1. The Plan.

         1. The 2013, the 2014 and the 2015 SPDs under the respective “Notices” sections describe the Mental Health Parity and Addiction Act:

The Parity Act provides for parity in the application of aggregate treatment limitations (day or visit limits) on mental health and substance abuse benefits with dollar limits or day/visit limits on medical/surgical benefits. In general, group health plans offering mental health and substance abuse benefits cannot set day/visit limits on mental health or substance abuse benefits that are lower than any such day or visit limits for medical and surgical benefits. A plan that does not impose day or visit limits on medical and surgical benefits may not impose such day or visit limits on mental health and substance abuse benefits offered under the Plan.

         2. The 2013 SPD provides that the Plan covers the following mental health and substance abuse services: “Treatment generally involves inpatient and outpatient services and may also include intensive outpatient/day treatment and possibly residential treatment centers.”

         3. The 2014 SPD provides that the covered services for mental health and substance abuse treatment include:

Inpatient Services in a Hospital or any Facility that we must cover per state law. Inpatient benefits include psychotherapy, psychological testing, convulsive therapy, detoxification, and rehabilitation. Outpatient Services including treatment in an outpatient department of a Hospital and office visits. Day Treatment Services which are services more intensive than outpatient visits but less intensive than an overnight stay in the Hospital.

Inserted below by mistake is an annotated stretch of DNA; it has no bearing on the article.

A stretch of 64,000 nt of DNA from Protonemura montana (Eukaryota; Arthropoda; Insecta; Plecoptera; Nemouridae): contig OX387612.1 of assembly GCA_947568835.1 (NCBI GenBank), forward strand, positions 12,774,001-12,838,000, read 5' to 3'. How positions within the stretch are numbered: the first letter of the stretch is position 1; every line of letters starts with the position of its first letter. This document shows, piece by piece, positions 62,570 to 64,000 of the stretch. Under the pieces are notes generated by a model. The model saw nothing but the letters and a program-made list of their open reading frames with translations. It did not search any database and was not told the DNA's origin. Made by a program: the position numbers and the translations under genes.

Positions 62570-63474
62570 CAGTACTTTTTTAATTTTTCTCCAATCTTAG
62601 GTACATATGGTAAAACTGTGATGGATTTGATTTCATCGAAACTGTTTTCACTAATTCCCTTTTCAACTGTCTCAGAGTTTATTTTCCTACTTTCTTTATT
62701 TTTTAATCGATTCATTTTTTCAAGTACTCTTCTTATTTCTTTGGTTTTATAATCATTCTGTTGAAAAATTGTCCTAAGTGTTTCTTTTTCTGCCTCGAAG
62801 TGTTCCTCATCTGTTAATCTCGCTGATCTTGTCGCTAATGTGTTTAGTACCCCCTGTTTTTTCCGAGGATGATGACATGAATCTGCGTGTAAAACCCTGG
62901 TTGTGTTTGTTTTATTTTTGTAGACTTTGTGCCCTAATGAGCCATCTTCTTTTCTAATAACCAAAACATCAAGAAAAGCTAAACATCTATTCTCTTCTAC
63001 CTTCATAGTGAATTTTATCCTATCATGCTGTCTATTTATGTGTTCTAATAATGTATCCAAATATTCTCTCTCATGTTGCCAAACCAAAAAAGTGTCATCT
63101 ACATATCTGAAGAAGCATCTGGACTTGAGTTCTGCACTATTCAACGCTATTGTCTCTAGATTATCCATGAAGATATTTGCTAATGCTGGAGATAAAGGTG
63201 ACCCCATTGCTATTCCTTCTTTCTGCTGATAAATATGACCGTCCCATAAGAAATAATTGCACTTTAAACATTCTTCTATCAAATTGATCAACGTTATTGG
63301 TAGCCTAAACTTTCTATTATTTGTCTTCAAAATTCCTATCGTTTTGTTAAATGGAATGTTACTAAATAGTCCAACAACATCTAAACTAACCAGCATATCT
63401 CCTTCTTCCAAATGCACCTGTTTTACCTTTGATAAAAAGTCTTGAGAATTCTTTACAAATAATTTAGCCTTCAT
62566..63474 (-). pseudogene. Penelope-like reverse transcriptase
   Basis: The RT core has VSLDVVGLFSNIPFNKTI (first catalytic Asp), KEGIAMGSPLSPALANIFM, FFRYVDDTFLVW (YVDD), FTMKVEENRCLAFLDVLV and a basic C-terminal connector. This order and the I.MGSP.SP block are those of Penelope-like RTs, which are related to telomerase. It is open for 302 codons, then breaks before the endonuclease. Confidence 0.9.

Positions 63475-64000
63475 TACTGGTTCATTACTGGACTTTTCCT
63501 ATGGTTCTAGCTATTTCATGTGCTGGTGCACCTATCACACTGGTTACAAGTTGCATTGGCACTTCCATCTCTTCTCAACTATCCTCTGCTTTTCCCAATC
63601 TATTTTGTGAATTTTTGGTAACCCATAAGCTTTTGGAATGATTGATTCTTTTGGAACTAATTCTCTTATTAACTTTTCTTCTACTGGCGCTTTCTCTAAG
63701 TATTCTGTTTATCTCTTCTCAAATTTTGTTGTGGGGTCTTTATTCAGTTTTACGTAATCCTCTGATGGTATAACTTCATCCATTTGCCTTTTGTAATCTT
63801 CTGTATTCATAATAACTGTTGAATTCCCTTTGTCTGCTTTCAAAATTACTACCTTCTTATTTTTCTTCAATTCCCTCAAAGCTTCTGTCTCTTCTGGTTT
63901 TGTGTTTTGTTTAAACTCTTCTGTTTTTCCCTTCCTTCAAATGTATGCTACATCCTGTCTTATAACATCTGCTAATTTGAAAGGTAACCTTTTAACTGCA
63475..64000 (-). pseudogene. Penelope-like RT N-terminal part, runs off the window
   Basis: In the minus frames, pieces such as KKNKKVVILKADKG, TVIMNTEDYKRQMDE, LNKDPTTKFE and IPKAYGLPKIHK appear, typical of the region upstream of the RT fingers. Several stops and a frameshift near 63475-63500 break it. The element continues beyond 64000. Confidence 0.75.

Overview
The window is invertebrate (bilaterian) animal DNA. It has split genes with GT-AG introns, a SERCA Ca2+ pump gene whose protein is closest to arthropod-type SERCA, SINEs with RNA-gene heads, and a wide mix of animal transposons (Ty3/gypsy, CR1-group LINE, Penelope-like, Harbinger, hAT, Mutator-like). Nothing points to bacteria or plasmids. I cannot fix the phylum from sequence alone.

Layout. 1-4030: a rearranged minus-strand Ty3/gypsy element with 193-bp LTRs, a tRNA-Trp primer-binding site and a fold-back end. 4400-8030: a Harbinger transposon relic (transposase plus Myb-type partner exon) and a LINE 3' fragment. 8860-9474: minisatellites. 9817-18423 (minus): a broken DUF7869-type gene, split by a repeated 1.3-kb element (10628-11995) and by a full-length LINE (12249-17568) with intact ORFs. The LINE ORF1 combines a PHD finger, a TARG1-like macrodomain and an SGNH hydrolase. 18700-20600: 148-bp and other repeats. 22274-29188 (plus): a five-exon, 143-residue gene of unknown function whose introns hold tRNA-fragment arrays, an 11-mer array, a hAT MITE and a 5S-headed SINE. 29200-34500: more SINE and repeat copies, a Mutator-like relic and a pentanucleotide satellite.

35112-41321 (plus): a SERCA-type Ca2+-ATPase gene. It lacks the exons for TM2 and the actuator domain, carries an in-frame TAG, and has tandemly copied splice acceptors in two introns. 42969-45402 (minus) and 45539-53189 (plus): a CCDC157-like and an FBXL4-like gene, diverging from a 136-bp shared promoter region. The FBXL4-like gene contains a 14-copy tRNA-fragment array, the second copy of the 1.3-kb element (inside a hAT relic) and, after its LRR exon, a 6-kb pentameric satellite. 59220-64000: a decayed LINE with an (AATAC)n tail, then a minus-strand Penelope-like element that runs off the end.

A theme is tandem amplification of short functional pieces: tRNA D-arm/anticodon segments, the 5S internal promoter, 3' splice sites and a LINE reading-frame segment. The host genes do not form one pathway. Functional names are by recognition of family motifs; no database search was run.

4. In the 2013 SPD under the “What's Not Covered” section it lists “Residential Treatment Centers Unless required to be covered by law.”[34]

         5. In the “What's Not Covered Section, ” the 2014 SPD lists “Residential Treatment Centers Unless we must cover them by law.”[35]

         6. The 2013 and the 2014 SPDs provided coverage for skilled nursing facilities.

         7. The 2013 and the 2014 SPDs covered rehabilitation services.

         8. The 2013 and the 2014 SPDs provided coverage for hospice care.

         9. The Plan, effective January 1, 2015, changed so that residential treatment centers providing care for mental health were a covered benefit provided that the treatment was medically necessary. In the section providing what services are covered, the 2015 SPDs states:

Inpatient Services in a Hospital or any Facility that we must cover per state law. Inpatient benefits include psychotherapy, psychological testing, electroconvulsive therapy, and detoxification. Outpatient Services including office and treatment in an outpatient department of a Hospital or outpatient Facility, such as partial hospitalization programs and intensive outpatient programs. Residential Treatment which is specialized 24-hour treatment in a licensed Residential Treatment Center. It offers individualized and intensive treatment and includes: Observation and assessment by a physiatrist weekly or more often, Rehabilitation, therapy, and education.